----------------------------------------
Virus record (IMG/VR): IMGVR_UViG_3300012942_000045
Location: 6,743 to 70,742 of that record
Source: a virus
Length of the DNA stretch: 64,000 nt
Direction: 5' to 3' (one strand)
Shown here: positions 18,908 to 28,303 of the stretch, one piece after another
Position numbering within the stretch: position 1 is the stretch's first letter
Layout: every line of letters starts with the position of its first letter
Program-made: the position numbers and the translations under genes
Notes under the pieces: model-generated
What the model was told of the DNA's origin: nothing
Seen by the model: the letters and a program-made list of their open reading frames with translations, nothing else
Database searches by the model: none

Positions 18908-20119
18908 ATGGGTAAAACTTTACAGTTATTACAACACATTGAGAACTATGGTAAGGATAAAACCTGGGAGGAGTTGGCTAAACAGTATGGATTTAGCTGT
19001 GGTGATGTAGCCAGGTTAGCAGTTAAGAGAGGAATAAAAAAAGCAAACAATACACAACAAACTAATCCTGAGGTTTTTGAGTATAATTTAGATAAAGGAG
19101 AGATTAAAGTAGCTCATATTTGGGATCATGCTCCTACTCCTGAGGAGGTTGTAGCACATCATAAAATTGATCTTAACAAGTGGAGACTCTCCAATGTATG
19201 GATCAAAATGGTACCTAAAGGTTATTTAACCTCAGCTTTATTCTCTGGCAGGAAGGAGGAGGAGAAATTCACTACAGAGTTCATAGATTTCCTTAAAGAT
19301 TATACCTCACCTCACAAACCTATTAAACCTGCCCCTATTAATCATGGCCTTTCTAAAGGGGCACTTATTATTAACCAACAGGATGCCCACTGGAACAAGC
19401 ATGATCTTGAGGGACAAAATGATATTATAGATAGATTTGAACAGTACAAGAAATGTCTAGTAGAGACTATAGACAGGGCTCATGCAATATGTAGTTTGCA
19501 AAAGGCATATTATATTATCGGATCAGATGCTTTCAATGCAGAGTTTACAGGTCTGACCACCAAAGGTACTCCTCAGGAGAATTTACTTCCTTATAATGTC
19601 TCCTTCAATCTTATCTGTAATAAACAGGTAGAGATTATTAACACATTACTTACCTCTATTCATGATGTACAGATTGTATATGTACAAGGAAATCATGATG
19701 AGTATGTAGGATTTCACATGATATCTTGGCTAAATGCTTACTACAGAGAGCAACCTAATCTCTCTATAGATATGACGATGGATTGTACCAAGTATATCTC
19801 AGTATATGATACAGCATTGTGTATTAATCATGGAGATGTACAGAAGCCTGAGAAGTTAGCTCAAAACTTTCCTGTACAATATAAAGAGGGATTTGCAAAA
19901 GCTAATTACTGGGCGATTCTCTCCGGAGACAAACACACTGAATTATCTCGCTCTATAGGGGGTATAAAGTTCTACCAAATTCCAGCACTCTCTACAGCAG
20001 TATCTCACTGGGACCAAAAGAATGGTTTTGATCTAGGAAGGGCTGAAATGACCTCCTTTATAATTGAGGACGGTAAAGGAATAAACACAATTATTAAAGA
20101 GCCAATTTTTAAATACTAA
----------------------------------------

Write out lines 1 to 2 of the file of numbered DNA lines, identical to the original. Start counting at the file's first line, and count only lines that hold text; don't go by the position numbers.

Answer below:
Virus record (IMG/VR): IMGVR_UViG_3300012942_000045
Location: 6,743 to 70,742 of that record